o It was interesting to me to see how the women were portrayed. They all seemed meek (except Scarlett). They had to take naps in the middle of the day while the black slaves fanned them, they had to cinch their waists so tight they literally could not breathe. At one point Scarlett referred to her 20” waist and said “I’ve grown as big as Aunt Piggy” and my jaw dropped. Maybe this is where society gets the image of women needing to have “hourglass figures” – busty girls with small waists and birthing hips with butts so puffy you could rest your drink on them are “what men want.” It’s also alluded to that men don’t like women with healthy appetites- another great message to send. But that was the time, and I get that. I read somewhere that if a Barbie Doll was a real person, her measurements would be 39”/19”/33”. It’s not sustainable, and it’s part of the reason normal girls like me get skewed body image perception. But anyway…that’s a topic for another day.
o I am somewhat ashamed to admit that my knowledge of American History is rather lacking. I’ve never been a “civics geek” or particularly interested in it. As such, I have only a basic knowledge and understanding of the Civil War. Honestly, people taking the citizenship exam probably are required to learn more than I know. It’s sad, but it is what it is. I was glad to have my friend K there, in part because not only does she adore this movie, but she loves history and she lived in the south for several years and could explain the historical references to the war and to the general time period. Without her, I probably would have been very lost. That being said…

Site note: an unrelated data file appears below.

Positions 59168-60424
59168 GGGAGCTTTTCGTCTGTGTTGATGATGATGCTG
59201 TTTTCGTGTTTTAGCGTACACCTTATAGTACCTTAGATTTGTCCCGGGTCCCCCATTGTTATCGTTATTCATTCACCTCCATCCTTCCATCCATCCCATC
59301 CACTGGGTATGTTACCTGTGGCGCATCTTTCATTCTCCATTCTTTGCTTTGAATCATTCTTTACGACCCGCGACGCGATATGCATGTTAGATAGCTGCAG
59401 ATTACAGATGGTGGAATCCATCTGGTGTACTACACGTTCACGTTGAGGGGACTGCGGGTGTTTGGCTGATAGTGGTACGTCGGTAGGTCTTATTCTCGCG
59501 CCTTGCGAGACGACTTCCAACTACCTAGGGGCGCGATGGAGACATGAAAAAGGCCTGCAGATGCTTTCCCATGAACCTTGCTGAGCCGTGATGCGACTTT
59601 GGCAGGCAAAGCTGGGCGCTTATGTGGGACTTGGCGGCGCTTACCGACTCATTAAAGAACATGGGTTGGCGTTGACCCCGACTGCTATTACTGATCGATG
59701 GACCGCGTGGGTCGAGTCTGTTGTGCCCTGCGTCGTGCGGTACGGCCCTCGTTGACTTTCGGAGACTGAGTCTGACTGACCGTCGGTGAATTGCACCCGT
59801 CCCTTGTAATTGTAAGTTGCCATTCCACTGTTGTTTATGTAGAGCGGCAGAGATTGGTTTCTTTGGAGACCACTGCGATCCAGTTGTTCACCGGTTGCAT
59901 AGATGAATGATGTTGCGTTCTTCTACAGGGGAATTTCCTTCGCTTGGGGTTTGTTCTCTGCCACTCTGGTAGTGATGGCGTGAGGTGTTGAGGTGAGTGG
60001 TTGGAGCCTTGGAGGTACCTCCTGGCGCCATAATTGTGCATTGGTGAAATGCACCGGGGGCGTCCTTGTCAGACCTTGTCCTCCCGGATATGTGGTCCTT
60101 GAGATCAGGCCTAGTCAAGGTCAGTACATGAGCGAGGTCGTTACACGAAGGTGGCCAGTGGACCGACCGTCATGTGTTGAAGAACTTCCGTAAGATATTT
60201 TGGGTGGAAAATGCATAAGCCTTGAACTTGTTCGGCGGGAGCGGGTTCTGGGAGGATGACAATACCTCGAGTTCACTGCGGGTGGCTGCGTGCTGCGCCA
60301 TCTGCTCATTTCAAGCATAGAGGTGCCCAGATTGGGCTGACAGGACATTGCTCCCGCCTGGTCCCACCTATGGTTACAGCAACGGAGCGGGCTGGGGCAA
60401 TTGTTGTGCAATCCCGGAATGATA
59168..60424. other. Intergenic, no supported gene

o I found it very interesting that the film was set in the south and we were able to see the perspective the confederates had toward the war, the Yankees and slavery during that time. As the saying goes, history is told by the winners. I am from the Northeast, a Yankee through and through. So to hear the characters talk about the fact that they thought the war would be quick and easy, and the Yankees were the enemy, and slavery was just fine…it was all a little jarring. Not surprising, but jarring nonetheless. And yet, it was nice to see that not everyone was on board with going to war. line that struck me in particular was spoken by Ashley: “Most of the miseries of the world were caused by wars and when they were over, no one ever knew what they were about.” He would fight for his country (as it were) but understood that it should be the last resort and not something to be excited about. I think we could all take a lesson from that.
· Love/Sex as a Weapon